In the summer of 2014 when three Israeli teenagers, Eyal Yifrach, Naftalki Fraenkel and Gilad Shaar, were kidnapped and murdered, she needed to express herself.
“There was so much negative emotions both from the left and right that I just had to kind of pause and say, ‘I keep waiting for more voices to write from the middle, but I can do it. And if I have something to say it is my responsibility to say it. It is our responsibility – the people not on the extremes to speak up so our voices are heard.”
She opened her blog on Times of Israel’s free blogging service.
“Once I started writing and commenting, I started writing about parenting, life in Israel, and about Jerusalem. I’m very in love with Jerusalem.”
But she demurs when it comes to speaking about the Jewish community in Russia today.
“I can tell you that there is cause for concern with trends in Russia today — In terms of backing out of democratic advances, and backing out of civil and human rights. Which definitely can, and I suspect does, impact the Jewish community in some ways. Though I think we don’t know yet where it is going to end.”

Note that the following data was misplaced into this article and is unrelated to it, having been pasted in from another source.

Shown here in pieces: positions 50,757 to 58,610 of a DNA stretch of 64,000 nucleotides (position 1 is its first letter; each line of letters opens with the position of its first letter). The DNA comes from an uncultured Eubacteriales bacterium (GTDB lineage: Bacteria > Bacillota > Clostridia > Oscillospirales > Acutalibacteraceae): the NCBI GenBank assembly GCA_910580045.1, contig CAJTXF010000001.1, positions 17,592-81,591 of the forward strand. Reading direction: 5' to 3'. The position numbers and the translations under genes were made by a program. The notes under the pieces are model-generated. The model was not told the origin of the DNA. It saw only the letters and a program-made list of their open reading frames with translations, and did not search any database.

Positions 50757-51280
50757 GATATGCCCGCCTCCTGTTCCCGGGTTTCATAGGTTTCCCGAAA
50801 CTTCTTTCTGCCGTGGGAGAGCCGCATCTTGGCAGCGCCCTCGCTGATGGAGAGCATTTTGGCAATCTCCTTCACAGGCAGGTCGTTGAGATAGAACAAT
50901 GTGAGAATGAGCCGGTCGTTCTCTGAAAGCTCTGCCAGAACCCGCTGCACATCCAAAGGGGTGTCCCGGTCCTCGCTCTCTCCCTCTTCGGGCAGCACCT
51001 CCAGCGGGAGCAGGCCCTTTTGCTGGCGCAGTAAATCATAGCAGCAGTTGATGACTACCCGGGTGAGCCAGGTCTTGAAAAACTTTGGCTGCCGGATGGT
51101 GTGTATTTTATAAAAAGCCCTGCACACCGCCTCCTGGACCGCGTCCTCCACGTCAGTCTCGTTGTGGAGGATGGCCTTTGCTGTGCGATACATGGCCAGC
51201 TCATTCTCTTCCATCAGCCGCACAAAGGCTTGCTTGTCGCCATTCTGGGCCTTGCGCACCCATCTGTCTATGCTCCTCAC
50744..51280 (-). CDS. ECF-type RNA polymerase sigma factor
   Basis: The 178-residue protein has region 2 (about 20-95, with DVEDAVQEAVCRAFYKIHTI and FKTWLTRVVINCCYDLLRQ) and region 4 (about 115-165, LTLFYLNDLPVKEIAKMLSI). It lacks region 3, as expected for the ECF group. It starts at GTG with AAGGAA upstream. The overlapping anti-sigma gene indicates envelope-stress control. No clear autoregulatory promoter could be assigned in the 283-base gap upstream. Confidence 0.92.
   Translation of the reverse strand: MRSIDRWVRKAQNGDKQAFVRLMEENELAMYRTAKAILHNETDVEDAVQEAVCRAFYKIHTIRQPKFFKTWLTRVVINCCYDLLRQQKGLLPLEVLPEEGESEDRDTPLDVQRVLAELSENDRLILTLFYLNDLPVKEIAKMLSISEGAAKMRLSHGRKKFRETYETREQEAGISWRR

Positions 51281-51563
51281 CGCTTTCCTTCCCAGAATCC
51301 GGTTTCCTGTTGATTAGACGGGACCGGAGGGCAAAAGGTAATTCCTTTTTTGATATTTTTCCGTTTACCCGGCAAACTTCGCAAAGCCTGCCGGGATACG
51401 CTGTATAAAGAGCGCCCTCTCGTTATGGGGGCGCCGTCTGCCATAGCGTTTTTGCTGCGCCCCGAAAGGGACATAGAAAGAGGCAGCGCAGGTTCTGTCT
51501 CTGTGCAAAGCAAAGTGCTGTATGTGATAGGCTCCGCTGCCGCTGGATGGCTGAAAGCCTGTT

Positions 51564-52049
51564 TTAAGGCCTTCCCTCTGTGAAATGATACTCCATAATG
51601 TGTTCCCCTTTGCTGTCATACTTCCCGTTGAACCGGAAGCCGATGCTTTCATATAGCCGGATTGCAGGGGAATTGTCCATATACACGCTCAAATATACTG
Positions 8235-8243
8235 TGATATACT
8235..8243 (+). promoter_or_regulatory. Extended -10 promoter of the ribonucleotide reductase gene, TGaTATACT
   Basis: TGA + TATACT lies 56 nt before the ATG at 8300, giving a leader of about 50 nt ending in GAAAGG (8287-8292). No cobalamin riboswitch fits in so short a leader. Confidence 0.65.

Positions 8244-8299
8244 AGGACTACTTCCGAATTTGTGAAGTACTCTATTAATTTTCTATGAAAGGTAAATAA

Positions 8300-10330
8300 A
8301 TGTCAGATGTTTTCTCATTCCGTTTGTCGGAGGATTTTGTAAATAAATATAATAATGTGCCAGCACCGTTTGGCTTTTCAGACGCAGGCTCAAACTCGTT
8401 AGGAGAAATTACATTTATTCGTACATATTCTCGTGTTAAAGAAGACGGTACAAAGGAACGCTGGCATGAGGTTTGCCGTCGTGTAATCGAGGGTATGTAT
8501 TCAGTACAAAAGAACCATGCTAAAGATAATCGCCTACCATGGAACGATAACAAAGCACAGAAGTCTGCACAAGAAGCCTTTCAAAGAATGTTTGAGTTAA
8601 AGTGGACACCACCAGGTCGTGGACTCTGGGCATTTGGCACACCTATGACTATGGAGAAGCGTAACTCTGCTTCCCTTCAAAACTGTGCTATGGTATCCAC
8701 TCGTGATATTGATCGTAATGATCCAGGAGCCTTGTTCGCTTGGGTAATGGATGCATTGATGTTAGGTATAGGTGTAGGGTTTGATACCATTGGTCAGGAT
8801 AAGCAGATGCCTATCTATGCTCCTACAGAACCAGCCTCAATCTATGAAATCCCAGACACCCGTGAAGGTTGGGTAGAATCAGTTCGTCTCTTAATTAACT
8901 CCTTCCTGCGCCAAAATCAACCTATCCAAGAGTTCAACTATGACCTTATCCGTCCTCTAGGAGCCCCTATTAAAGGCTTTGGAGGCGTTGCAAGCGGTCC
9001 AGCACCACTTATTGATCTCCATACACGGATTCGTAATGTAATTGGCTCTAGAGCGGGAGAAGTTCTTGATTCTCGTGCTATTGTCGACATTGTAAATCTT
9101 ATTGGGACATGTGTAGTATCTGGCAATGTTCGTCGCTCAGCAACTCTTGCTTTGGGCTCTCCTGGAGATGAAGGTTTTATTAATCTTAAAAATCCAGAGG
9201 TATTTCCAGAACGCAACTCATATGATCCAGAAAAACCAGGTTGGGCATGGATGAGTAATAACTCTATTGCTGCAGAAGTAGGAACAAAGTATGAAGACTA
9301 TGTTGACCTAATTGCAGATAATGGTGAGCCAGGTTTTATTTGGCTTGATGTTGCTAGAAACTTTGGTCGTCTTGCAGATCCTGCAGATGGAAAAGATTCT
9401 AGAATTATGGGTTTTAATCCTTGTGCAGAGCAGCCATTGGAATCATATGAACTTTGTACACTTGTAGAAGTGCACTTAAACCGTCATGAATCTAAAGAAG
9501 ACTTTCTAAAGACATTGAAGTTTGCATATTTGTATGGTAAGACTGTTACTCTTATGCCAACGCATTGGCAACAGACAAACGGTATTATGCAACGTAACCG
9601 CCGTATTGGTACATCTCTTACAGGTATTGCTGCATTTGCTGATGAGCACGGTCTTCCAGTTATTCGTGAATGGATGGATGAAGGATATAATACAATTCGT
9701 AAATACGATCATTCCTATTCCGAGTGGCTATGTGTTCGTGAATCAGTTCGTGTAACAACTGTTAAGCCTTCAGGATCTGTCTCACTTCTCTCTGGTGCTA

She treads delicately when speaking of the standing of former Soviet olim – immigrants – in Israel today.
“Every aliyah brings with it a unique set of challenges, since it introduces different cultural patterns and needs into Israeli society. The olim from the former Soviet Union are no different. The concentrated Soviet effort to erase Jewish identity in the USSR left many of the olim uniquely disconnected from our history and heritage, and it made it hard for them to find their place in Israel’s traditional-minded majority. The pressure to seek professional and academic excellence as a way to avoid persecution in the USSR means that many of the olim find the education system in Israel, and the job openings they had to compromise for, disconcerting at best. And some of the experiences continue to shape the experience of those olim and their children today. At the same time the need to integrate the Soviet olim reshaped Israel. Every aliyah contributes something to our versatility, dynamism, and resilience, and I believe Israel society is the better for it.”
Sharansky Danziger says she and her family will be in Boston for another year. She would like to do more scholar-in-residences and some public speaking while she is here. And while she loves Boston and recalls fondly taking her baby for walks around Boston and its historical sites, and writing her blogs at Boston Commons while her son slept in his stroller, she will be glad to go home.
“Jerusalem is my home with a capital H.”